The company received subpoenas from the U.S. Securities and Exchange Commission, the U.S. Commodity Futures Trading Commission and the U.S. Department of Justice, Zurich-based UBS said in its 2010 annual report published today. The bank also received an order to provide information to the Japan Financial Supervisory Agency concerning “similar matters,” it said.
“UBS understands that the investigations focus on whether there were improper attempts by UBS, either acting on its own or together with others, to manipulate Libor rates at certain times,” the bank said. “UBS is conducting an internal review and is cooperating with the investigations.”
Libor rates are set daily by the British Bankers’ Association, based on data it gets from a panel of banks on what it would cost them to borrow funds for various periods of time and in different currencies. The validity of Libor, a benchmark for more than $350 trillion of derivatives and corporate bonds, was questioned during the credit crisis as banks became wary of lending to each other because of mounting losses.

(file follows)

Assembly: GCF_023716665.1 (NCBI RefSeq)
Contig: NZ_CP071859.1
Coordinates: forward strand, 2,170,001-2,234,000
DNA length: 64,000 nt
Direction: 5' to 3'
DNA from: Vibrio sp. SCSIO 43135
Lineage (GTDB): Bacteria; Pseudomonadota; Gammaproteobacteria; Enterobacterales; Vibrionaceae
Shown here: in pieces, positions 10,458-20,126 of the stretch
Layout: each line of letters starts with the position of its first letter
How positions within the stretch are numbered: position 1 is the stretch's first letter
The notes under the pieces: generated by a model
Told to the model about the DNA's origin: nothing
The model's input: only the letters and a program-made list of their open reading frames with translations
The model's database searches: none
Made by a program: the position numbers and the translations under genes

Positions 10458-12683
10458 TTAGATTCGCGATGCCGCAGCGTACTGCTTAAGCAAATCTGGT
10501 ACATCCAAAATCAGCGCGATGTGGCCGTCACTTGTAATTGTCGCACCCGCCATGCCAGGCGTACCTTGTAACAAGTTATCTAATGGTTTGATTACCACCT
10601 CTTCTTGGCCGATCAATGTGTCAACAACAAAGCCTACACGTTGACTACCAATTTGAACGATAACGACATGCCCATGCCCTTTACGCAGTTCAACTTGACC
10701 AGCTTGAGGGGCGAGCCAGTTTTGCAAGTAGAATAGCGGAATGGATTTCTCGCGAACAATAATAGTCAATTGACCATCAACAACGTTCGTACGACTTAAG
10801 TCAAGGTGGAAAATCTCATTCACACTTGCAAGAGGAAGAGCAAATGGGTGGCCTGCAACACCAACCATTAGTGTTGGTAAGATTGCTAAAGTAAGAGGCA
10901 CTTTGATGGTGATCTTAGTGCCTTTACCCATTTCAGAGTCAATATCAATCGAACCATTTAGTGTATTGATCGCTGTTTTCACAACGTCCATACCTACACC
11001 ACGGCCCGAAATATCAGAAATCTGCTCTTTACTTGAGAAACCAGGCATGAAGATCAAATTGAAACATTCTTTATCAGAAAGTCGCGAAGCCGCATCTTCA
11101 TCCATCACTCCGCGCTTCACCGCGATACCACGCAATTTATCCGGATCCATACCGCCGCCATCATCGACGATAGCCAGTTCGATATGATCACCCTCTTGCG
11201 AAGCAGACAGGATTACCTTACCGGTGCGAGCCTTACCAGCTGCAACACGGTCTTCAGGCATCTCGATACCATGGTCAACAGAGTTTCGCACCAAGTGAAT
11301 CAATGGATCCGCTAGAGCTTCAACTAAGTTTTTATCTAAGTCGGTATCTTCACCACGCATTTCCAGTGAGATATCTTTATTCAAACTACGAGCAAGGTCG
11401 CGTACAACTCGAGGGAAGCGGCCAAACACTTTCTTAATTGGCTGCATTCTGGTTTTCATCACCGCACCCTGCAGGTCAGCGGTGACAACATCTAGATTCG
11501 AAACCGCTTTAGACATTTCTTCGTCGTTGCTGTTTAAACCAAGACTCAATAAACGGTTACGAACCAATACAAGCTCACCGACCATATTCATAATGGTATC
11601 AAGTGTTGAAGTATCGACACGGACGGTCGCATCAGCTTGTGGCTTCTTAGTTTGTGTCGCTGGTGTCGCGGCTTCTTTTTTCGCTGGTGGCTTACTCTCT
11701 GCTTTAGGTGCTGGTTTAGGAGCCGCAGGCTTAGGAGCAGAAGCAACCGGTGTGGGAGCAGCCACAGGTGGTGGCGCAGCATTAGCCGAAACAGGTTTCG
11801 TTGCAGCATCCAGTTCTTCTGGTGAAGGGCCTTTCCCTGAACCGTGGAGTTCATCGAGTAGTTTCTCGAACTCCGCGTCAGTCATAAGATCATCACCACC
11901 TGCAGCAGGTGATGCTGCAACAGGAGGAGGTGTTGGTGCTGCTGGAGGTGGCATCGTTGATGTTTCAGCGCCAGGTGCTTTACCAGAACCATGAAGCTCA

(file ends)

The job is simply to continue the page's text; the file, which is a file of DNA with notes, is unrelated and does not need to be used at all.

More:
UBS didn’t say what time period the Libor investigation is focused on. Serge Steiner, a spokesman for the bank, declined to comment beyond the statement in the report.
Bank for International Settlements officials said in 2008 after a report on the Libor-setting process that they couldn’t rule out that rates may have been manipulated. The March report said if there were attempts to manipulate rates, the procedure whereby the highest and lowest estimates are stripped out probably “minimized their impact.”
The London-based BBA said three months later that it would increase the number of banks setting Libor and consider adding a second daily survey to reflect U.S. trading.
“We are committed to retaining the reputation and integrity of BBA Libor,” the BBA said in an e-mailed statement today. “We observe rigorous standards in our scrutiny and governance of the Libor mechanism, and work with the industry to ensure their continued full confidence in one of its most accurate and reliable benchmarks.”
UBS, whose default-insurance costs rose 919 percent between July 2, 2007 and April 15, 2008 as it racked up $38 billion of writedowns and losses, quoted dollar-borrowing costs that were lower than its rivals on 85 percent of the days during that period, Bloomberg data shows.
Banks routinely misstated borrowing costs to the BBA to avoid the perception they faced difficulty raising funds as credit markets seized up, turning Libor into “a lie,” Tim Bond, head of asset allocation at Barclays Capital, a unit of Barclays Plc, said in a Bloomberg Television interview in May 2008.
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